Title

Exposure of Northern Leopard Frogs in the Green Bay Ecosystem to Polychlorinated Biphenyls, Polychlorinated Dibenzo-P-dioxins, and Polychlorinated Dibenzofurans Is Measured by Direct Chemistry But Not Hepatic Ethoxyresorufin-o-deethylase Activity

Abstract

We measured concentrations of polychlorinated biphenyls (PCBs), polychlorinated dibenzo-p-dioxins (PCDDs), and polychlorinated dibenzofurans (PCDFs) in northern leopard frogs collected from the Green Bay ecosystem and explored the catalytic activity of hepatic cytochrome P450-associated monooxygenase (P450 enzyme) as a biomarker for exposure to aryl hydrocarbon receptor (AhR) agonists. The two hypotheses tested were PCH concentrations in northern leopard frogs would be positively correlated with sediment polychlorinated hydrocarbon (PCH) levels in wetland habitats along a contamination gradient and hepatic ethoxyresorufin-O-deethylase (EROD) activity of northern leopard frogs, which is presumably mediated by aryl hydrocarbon receptor (AhR), would be positively correlated with PCH concentrations in frog carcasses (whole body minus liver) from different collection sites. In 1994 to 1995, frogs from seven sites along the lower Fox River and Green Bay, USA, were assayed for hepatic EROD activities and whole carcass concentrations of PCBs, PCDDs, and PCDFs. Tissue total PCB concentrations ranging from 3 to 154 ng/g were significantly correlated with sediment PCB levels. Only one PCDD and two PCDFs at concentrations of 6 to 8 pg/g were found in the frogs collected from one of the sites. The EROD activity in frogs ranging from 186 to 270 pmol/min/mg protein was not significantly correlated with frog body weight and was similar among sites except for Peter's Marsh. No significant correlation was found between EROD activity and carcass PCB concentration. This result was consistent with the fact that the frogs collected from the Green Bay ecosystem had relatively low PCB concentrations compared with what was required for induction in the laboratory (ED50 for EROD is between 700 and 2,300 ng/g).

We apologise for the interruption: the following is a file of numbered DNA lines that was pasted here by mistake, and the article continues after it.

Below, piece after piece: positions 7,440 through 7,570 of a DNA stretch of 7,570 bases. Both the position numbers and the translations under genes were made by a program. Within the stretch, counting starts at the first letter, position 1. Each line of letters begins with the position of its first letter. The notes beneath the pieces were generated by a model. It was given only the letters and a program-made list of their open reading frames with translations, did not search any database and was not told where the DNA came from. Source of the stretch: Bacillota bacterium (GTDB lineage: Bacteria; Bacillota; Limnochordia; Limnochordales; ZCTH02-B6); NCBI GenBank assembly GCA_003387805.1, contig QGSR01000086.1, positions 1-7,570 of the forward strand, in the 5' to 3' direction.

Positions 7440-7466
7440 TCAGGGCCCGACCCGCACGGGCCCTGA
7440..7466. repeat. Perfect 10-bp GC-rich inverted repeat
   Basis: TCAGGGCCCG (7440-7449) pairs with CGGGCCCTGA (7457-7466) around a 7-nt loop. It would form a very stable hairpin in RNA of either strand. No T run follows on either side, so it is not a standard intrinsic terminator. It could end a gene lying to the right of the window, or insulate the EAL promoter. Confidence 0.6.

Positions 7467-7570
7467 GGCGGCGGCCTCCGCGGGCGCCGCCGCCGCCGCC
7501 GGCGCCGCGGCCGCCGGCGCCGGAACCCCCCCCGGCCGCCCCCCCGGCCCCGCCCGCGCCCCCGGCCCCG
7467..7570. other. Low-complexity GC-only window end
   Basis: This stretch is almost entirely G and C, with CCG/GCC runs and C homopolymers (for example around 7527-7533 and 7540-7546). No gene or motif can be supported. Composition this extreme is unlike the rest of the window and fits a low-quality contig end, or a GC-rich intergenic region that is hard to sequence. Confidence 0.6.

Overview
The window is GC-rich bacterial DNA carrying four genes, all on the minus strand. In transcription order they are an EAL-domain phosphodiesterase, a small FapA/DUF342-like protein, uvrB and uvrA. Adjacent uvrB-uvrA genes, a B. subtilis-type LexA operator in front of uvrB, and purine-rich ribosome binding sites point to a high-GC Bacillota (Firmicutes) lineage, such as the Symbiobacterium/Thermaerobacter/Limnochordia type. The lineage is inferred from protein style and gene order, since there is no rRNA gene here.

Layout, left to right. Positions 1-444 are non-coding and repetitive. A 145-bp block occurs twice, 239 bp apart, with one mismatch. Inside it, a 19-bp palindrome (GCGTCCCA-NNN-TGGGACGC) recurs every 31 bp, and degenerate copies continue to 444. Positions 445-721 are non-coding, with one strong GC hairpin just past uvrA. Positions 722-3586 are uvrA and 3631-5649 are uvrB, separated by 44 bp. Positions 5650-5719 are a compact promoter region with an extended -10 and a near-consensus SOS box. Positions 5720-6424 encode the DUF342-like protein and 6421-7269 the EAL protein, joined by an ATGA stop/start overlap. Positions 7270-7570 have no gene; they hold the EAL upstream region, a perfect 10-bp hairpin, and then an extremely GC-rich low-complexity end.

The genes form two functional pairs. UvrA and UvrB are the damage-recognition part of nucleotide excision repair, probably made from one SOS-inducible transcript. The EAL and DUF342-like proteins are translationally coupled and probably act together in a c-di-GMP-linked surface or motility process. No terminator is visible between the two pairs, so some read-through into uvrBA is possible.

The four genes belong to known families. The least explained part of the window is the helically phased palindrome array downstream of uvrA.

Department(s)

Biological Sciences

Document Type

Article - Journal

Document Version

Citation

File Type

text

Language(s)

English

Rights

© 1999 SETAC Society of Environmental Toxicology and Chemistry, All rights reserved.


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